B.C.’s Ministry of Health has provided funding to develop a primary care network (PCN) for the Sunshine Coast.
PCNs are a provincial initiative designed to improve patients’ access to care through a clinical network so that local health-care providers can easily share information and patients can receive services closer to home.
Vancouver Coastal Health, the Sunshine Coast Division of Family Practice (SCDFP)and the shíshálh Nation have formed a steering committee to develop a PCN service plan for the Coast.
Steering committees receive $150,000 to undertake this work, according to B.C.’s General Practice Service Committee’s (GPSC) website.
The project coordinator for the Coast initiative is Michelle Bruecker of the SCDFP. In an email, she noted that one of the first steps involved in developing a PCN will be reaching out for input from all involved in the local health-care system. The steering committee will be taking on that task and those with questions or who want to be involved in that process are invited to contact her at email@example.com.
The GPSC website says that PCNs are designed to increase a community’s capacity to provide medical services for people without a primary care provider. Bruecker estimates that 5,000 Coast residents are currently without a family doctor and that “this means having sometimes long waits at walk-in clinics or at the local emergency department to get care.”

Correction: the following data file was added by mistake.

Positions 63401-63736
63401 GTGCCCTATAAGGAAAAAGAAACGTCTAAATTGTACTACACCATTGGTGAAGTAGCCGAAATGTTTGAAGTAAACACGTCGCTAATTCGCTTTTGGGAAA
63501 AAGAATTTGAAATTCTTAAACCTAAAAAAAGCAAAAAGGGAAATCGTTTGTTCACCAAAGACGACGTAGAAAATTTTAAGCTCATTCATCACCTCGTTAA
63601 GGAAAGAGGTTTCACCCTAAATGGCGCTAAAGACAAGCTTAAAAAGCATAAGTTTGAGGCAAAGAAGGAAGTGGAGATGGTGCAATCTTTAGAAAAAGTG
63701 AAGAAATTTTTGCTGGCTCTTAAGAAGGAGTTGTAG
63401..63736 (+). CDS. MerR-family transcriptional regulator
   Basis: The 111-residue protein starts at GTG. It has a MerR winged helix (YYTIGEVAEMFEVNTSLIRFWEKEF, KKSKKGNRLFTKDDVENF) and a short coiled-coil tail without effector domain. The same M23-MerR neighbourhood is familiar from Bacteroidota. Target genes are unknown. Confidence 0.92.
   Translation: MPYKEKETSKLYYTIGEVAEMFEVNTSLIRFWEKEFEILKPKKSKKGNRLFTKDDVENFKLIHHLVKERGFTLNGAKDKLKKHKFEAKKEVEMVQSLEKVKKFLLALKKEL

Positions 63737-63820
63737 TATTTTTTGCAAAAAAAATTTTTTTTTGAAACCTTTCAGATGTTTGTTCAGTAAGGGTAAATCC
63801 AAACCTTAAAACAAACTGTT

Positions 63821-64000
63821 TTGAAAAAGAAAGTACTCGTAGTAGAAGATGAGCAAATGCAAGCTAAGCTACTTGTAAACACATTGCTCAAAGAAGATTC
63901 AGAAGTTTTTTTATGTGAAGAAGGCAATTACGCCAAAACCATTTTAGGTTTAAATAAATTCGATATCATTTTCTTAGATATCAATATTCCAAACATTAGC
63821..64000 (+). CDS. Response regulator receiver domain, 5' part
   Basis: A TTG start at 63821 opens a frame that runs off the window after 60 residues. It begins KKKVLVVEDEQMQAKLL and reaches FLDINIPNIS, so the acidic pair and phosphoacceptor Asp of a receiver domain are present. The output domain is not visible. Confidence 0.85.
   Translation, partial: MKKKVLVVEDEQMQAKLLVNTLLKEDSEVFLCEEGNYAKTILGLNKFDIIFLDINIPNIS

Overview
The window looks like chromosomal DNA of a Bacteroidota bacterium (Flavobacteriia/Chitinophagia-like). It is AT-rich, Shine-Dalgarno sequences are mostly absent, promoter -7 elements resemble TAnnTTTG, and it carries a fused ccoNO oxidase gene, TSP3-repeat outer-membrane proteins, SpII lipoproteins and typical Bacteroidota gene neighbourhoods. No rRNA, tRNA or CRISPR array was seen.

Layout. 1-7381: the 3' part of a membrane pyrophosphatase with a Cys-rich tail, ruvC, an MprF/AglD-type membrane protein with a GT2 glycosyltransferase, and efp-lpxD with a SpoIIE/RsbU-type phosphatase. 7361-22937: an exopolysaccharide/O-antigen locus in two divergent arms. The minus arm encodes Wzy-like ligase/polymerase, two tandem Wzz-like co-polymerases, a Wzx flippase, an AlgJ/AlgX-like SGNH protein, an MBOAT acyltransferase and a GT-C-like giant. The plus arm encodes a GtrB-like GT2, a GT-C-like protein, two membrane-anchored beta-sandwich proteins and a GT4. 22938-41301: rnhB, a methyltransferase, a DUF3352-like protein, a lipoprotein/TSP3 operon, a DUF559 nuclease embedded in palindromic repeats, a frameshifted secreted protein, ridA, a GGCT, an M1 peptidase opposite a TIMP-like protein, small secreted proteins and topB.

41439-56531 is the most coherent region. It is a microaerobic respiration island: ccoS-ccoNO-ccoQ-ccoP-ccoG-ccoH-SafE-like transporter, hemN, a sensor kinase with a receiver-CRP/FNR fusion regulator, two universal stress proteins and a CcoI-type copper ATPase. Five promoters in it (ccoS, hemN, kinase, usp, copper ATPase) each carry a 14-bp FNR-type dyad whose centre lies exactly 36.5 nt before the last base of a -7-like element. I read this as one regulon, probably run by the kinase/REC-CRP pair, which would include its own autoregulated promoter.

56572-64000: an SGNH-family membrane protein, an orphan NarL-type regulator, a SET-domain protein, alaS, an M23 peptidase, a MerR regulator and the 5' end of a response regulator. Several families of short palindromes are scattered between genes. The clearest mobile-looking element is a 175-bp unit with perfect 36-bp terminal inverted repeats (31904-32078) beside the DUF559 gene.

In her email, she noted that the goal of the work is to provide patients with enhanced access to a full range of team-based primary care services. Other priorities to be addressed are access to chronic disease and chronic pain management; mental-health and substance-use services; culturally safe and appropriate care; and services for vulnerable people including those living in poverty.
The province has established 43 PCNs throughout B.C., with a number of others, including the Sunshine Coast, at different points in the development process. A Ministry of Health fact sheet indicates that its goal is to have primary care networks in 70 per cent of B.C. communities by 2022.